St. Louis has character. St. Louis is full of characters.
Since the frenetically baroque Louisiana Purchase Exposition of 1904 positioned St. Louis as the next great American city, architects and politicians have treated the city as a testing ground for civic identity. Policies have fluctuated between preservation and eminent domain. Incentives have prioritized both urban flight and urban renewal. The city’s built institutions have woven a transhistorical web of borrowed symbols—from the Diocletian vaults of the Art Museum to the Chateauesque peaks of City Hall.
This agglomeration of abandoned potentials and one-off experiments forms an urban legibility based not on clarity or style or form, but on common character. St. Louis becomes a collection of micro-expressions, individual buildings— characters—each with their own psychological associations and symbolic meaning in relation to their functions and history. They overlap sometimes. They share references and meanings. They paint a hazy, disjointed picture of St. Louis’s fraught history that never quite forms a whole.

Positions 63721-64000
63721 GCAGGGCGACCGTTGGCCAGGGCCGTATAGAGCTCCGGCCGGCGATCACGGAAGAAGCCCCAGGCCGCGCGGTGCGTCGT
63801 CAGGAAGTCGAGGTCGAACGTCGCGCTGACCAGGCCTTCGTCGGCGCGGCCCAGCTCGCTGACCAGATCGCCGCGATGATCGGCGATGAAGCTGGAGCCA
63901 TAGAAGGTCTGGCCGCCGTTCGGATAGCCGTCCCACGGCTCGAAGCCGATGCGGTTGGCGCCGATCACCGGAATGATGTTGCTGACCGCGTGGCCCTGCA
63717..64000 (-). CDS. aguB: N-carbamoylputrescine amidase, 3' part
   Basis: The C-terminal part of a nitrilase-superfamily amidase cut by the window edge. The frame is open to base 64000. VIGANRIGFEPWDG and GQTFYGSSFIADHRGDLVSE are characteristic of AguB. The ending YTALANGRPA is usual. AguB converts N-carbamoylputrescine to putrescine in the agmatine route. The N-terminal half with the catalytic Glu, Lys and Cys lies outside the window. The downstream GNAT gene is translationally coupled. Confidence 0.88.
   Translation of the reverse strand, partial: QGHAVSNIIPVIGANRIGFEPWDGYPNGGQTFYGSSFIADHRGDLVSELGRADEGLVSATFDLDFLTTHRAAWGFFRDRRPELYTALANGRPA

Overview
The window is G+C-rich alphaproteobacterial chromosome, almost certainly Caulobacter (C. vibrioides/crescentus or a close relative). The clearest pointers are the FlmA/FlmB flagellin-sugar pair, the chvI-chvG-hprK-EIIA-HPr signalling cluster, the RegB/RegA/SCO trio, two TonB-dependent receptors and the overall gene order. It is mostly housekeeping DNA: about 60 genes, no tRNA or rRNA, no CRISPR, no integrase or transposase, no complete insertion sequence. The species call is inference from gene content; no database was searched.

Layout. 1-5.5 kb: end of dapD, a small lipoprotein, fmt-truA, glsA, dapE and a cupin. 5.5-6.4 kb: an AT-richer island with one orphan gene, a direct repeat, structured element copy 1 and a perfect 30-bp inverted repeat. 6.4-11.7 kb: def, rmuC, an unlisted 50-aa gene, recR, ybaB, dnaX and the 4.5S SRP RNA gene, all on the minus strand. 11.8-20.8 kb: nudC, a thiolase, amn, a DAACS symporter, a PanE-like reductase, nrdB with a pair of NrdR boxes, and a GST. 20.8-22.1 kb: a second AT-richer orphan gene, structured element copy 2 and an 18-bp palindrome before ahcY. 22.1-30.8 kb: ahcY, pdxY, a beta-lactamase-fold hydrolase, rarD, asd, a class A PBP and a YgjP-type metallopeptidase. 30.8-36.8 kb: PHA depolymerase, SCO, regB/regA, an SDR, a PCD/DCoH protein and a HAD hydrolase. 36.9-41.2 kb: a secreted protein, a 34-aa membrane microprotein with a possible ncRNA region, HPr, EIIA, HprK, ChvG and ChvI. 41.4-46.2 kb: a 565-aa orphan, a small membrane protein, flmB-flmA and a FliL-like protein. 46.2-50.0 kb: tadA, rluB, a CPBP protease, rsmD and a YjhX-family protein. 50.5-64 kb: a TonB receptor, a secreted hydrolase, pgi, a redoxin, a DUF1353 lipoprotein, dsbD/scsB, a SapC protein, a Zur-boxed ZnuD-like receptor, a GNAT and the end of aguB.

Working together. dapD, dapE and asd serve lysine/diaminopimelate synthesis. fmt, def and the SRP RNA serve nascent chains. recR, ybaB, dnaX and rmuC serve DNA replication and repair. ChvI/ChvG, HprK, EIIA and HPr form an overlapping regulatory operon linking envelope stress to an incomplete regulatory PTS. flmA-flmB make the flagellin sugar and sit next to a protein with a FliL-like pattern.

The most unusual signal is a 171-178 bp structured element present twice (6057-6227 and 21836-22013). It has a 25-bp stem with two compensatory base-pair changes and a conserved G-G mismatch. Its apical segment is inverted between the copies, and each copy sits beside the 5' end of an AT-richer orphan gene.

This project, a library and public archive on the site of the historic Lemp Brewery, seeks a new institutional identity for a city whose recent resurgence can be attributed more to the will of its citizens than to the top-down interventions that formed it. Building on methods of character animation and animate architecture from Chuck Jones to Greg Lynn and beyond, this new library attempts to reflect the animate, charged heterogeneity of the city’s institutions while proposing a new empathetic character and potential future for the city.